Lucky fate of Masako Tatsumi
[b]Belarus has been home to Japanese Masako for the past 15 years[/b]Everything began with fairytales. As a child, Masako read a book of Slavonic stories and was completely enthralled. The fairytales were interesting and unusual, unlike any told by her mother. So, her journey to Belarus began.Masako entered Keio University (from her native Kyoto), studying Slavonic culture and history, while taking Russian language courses. In 1992, her sacred dream finally came true and she took a holiday to Russia, Belarus and Ukraine — travelling for a month. She returned full of wonderful impressions and a desire had been kindled to gain closer acquaintance with the culture, history and language of these states.
Everything began with fairytales. As a child, Masako read a book of Slavonic stories and was completely enthralled. The fairytales were interesting and unusual, unlike any told by her mother. So, her journey to Belarus began.
Masako entered Keio University (from her native Kyoto), studying Slavonic culture and history, while taking Russian language courses. In 1992, her sacred dream finally came true and she took a holiday to Russia, Belarus and Ukraine — travelling for a month. She returned full of wonderful impressions and a desire had been kindled to gain closer acquaintance with the culture, history and language of these states.
Masako was disappointed by her first trip to Vladivostok’s school for foreigners, at the Far Eastern University. “Local residents treated us, foreigners, badly. Nobody wanted to make friends with us, so there was no language practice,” she recollects sadly. “Moreover, the living conditions were awful!”
Masako returned to Japan but her goal remained and, in 1995, she enrolled as a student at the Belarusian State University’s courses for foreigners. At that time, she was the only Japanese student at any Belarusian higher educational establishment — unlike the Chinese, who come in large numbers.
“Belarus impressed me, being clean and beautiful. Meanwhile, the people were friendly,” she recollects. “Soon, I acquired acquaintances and, even, friends.” Petite framed and exotically beautiful, Masako also conquered the heart of Stepan Bugaichuk, of Belarus. Their wedding followed Belarusian traditions, with the bride’s parents arriving from her remote homeland. They were pleased with their daughter’s choice and, several years later, a daughter was born, called Yue — unusual for Belarus. In Japanese ‘yu’ means ‘a person who unites Japan and Belarus’ and ‘e’ stands for ‘impetus, activity and accumulation of life experience’. Little Yue became a symbol of unity of both cultures as well as representing the peak of love between her parents’ hearts: a big and courageous Belarusian heart and a small, delicate Japanese heart…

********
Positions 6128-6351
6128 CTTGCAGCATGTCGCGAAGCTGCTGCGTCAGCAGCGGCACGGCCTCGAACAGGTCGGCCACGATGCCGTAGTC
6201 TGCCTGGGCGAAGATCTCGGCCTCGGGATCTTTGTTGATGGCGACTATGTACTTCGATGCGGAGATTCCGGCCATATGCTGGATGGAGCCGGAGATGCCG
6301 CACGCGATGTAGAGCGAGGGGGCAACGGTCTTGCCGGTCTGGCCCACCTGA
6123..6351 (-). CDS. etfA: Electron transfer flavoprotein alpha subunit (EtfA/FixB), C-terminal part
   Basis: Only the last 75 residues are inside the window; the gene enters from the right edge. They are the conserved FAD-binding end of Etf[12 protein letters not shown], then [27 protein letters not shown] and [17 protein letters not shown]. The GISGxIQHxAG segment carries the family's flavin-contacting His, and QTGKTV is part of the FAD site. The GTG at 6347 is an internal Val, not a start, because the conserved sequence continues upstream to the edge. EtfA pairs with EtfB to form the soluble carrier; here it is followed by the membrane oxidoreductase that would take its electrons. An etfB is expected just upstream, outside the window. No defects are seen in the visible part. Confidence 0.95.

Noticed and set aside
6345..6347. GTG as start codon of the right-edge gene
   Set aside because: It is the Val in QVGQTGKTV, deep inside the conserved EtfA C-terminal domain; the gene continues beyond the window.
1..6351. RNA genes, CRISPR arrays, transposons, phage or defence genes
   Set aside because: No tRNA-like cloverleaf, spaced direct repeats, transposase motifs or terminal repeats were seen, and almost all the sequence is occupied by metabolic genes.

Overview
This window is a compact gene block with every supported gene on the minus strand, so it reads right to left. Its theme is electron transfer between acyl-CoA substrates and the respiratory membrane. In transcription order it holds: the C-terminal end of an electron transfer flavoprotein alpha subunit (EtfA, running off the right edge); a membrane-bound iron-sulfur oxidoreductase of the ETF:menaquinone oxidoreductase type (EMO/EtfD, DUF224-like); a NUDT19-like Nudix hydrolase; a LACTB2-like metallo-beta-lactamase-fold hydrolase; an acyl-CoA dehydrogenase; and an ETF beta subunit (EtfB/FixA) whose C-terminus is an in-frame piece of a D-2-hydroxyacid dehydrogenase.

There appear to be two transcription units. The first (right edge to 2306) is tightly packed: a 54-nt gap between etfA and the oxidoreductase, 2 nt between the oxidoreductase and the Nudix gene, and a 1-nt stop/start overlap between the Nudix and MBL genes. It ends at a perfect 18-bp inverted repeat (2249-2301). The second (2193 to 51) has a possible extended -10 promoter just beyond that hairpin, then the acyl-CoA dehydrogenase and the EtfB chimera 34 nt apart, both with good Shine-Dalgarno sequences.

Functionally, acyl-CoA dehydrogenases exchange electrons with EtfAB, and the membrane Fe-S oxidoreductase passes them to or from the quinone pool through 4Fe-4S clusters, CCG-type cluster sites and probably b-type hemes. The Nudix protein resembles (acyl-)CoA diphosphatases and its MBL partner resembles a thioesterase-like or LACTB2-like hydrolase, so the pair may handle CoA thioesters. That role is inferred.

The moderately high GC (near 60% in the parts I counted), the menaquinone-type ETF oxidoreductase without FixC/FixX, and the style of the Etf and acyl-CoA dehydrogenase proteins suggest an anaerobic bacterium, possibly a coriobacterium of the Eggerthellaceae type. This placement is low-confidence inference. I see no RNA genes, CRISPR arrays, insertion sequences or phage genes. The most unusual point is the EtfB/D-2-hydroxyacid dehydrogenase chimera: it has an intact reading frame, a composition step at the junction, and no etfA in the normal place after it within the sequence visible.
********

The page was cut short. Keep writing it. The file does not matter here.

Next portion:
In 1996, Masako, being curious and used to taking the initiative, began to teach Japanese at the BSU’s Department for International Relations. Her course was very popular but she sometimes lacked enough original Japanese literature. Masako-san didn’t lose heart; she wrote to a Japanese newspaper, asking for their help in sending books and dictionaries.
“We’d been working thoroughly on literature, but I felt I could do more. I wanted Belarusians to learn more about my homeland and its culture,” Masako explains. She dreamt of setting up an Information Centre of Japanese Culture and, in 1999, finally felt ready. On September 9th, when Chrysanthemum Day is celebrated in Japan, the Information Centre of Japanese Culture opened in Minsk.
Masako has been performing charity works for 11 years now, supported by the Japanese Chiro Foundation alongside sponsors from Belarus and Japan. She brings in medicine and medical equipment for children’s clinics and hospitals. Her desire to promote Japanese culture has been successful, with hundreds of Japanese books for children translated into Belarusian and donated to libraries. Several musical projects have been jointly implemented with Belarusian musicians — such as the Moon and Sun project, which features Japanese folk songs sung in Belarusian.
“I translated some songs into Russian, then Ales Kamotsky translated them into Belarusian,” Masako explains. “Dmitry Voityushkevich made the arrangement and we donated discs to musical schools and libraries.”
Additionally, the Information Centre organises weekly classes for those wanting to learn Japanese; people of all ages attend. From time to time, Masako organises Japanese style festivities, inviting pupils from various schools. During these meetings, she shows the children aspects of Japanese culture, such as the ancient tea ceremony.
Masako Tatsumi is satisfied with her life. If she could turn back time, she wouldn’t change anything. She is involved in her favourite occupation, which brings her pleasure and joy. She has a wonderful husband and little Yue is an enduring delight. In her free time, Masako cooks Japanese dishes for her family and goes to church. “After marrying, I became Christian. I’m delighted with Belarusian churches and their beauty. When my parents or friends visit me, I always bring them to the church.” Belarus has become a second home for Masako Tatsumi and she is confident that this is the best life she could choose for herself.
By Tatiana Danilushkina